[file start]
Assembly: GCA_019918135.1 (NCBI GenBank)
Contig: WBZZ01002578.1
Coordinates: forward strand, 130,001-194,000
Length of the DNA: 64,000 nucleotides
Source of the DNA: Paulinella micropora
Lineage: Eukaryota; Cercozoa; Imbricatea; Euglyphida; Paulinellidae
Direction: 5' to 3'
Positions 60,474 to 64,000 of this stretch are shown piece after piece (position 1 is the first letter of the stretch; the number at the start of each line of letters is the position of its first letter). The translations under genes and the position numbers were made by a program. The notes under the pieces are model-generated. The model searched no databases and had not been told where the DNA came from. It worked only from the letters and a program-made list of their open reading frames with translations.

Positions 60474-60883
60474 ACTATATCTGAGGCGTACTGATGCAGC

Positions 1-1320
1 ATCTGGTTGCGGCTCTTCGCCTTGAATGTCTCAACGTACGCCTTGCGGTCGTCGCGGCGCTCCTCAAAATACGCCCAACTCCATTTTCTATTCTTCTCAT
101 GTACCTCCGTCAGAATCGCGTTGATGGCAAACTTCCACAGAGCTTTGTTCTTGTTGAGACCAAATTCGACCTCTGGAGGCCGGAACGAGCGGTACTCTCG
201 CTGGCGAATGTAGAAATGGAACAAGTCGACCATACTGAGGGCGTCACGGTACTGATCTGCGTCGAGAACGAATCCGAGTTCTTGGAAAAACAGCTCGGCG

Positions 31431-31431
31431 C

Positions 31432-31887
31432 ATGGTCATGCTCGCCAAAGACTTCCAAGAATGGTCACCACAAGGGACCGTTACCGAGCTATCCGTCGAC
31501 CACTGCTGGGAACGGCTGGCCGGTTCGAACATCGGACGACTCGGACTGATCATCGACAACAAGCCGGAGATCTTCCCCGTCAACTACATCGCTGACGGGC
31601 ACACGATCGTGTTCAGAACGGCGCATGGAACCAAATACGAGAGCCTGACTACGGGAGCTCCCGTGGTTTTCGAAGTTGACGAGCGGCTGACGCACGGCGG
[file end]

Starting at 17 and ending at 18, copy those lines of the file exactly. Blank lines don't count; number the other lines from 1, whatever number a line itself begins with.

Positions 31432-31887
31432 ATGGTCATGCTCGCCAAAGACTTCCAAGAATGGTCACCACAAGGGACCGTTACCGAGCTATCCGTCGAC